When Brian Fallon answers the phone from his home in New Jersey to talk about his new solo album Sleepwalkers, the sound of young kids floods the background.
“Sleepwalking is what you do all day long,” quips the father of two. “This isn’t even a record, it’s more of a parenting manual.”
As the lead singer of New Jersey quartet the Gaslight Anthem, Fallon gave rock fans their own wake-up call by tearing a page straight from the Gospel of Springsteen – crafting high-energy sing-alongs that both lamented and exalted the blue-collar life. When Gaslight went on indefinite hiatus in 2015, he took the opportunity to turn down the volume and branch out, opting for more nuanced indie-rock fare with the band the Horrible Crowes, and then favoring the fragile over the ferocious on his 2016 Butch Walker-produced solo album, Painkillers.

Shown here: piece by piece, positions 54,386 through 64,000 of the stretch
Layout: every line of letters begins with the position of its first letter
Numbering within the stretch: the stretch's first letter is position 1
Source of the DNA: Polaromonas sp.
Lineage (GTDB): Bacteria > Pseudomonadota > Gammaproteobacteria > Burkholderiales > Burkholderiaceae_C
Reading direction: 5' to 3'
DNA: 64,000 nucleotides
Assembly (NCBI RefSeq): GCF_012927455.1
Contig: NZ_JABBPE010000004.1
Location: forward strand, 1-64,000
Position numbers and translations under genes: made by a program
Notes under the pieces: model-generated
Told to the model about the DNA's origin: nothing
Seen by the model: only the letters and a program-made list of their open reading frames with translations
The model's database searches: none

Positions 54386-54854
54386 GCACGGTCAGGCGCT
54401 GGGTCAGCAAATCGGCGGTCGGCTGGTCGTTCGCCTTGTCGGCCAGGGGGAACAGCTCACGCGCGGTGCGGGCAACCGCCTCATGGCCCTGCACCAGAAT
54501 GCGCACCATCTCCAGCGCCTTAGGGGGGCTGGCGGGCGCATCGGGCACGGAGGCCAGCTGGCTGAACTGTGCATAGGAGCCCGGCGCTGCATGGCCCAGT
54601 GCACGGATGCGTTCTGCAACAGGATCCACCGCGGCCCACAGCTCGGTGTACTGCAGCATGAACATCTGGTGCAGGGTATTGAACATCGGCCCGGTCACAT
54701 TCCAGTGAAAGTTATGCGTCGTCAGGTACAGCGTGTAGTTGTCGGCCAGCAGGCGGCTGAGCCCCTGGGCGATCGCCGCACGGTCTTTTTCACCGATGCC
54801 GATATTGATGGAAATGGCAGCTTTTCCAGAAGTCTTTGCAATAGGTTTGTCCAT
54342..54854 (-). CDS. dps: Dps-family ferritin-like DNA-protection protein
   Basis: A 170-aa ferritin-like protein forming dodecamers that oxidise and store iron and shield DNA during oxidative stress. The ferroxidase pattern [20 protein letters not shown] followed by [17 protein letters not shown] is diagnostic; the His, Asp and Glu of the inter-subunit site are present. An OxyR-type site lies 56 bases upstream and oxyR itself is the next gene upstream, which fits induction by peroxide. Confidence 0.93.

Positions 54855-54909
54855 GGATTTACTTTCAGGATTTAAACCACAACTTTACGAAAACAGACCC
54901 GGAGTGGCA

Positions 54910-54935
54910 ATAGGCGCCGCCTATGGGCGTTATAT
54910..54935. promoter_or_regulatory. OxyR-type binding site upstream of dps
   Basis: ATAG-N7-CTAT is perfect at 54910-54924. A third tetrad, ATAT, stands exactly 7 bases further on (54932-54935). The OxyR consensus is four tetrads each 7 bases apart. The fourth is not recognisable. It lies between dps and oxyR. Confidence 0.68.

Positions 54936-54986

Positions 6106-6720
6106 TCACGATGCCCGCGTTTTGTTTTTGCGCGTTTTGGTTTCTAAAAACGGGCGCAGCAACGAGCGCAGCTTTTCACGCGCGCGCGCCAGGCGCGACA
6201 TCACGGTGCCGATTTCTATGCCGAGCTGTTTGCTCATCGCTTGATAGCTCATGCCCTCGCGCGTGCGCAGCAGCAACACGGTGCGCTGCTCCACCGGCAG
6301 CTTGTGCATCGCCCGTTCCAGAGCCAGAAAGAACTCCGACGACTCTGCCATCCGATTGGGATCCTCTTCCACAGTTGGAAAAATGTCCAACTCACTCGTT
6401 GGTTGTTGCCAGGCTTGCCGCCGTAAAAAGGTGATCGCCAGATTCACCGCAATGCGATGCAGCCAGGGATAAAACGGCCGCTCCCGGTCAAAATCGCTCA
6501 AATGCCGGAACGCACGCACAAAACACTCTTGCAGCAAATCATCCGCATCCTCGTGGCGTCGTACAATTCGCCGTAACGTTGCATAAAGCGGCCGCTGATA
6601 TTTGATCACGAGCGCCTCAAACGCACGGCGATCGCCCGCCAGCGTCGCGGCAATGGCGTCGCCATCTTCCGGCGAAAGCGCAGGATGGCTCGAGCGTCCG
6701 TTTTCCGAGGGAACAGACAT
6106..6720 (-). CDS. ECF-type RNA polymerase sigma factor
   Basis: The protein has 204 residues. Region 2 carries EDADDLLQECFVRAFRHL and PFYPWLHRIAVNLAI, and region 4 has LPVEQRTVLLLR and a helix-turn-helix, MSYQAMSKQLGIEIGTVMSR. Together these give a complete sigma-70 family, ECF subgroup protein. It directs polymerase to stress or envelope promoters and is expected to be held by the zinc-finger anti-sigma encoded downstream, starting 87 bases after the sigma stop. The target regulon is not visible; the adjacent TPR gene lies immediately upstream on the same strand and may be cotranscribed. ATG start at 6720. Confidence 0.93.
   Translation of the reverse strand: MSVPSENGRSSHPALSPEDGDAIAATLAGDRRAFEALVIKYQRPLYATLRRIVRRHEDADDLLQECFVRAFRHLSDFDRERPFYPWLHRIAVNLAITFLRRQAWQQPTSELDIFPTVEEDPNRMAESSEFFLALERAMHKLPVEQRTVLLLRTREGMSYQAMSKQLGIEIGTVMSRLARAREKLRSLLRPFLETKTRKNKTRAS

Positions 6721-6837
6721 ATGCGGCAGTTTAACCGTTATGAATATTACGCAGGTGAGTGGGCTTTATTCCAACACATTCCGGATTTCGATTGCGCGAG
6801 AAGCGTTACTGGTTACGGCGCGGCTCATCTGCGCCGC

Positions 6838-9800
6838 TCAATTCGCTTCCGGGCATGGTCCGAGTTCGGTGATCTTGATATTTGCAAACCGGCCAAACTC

On Sleepwalkers, Fallon both returns to and embraces the muscular rock he flexed with the Gaslight Anthem on their celebrated 2008 breakout The ’59 Sound, reuniting with that album’s producer Ted Hutt, and adding elements of Sixties soul, doo-wop and sneering punk to create his most satisfying non-Gaslight project to date.
But he’s also revived the Gaslight Anthem, with the band announcing a series of special shows tied to the 10th anniversary of The ’59 Sound, which they’ll play in its entirety on a world tour this summer.
Talking to Fallon, equal parts wisecracking and whip-smart, it’s clear that despite all the late-2000s hype and pressure of being the next Springsteen (with whom he’s shared a stage), he’s comfortable in his musical skin.
“Everyone always says, ‘We don’t want to be pigeonholed.’ But sometimes your pigeonhole is a great place to be,” says the 38-year-old. “I would say that Dylan’s got his pigeon – this is what Dylan does and no one does this except for him. Grunge became Pearl Jam’s pigeonhole. They overtook it, you know? At the end of the day you can’t reinvent yourself past a point, because you are you, and there are things that are inherently you that are always going to be there.”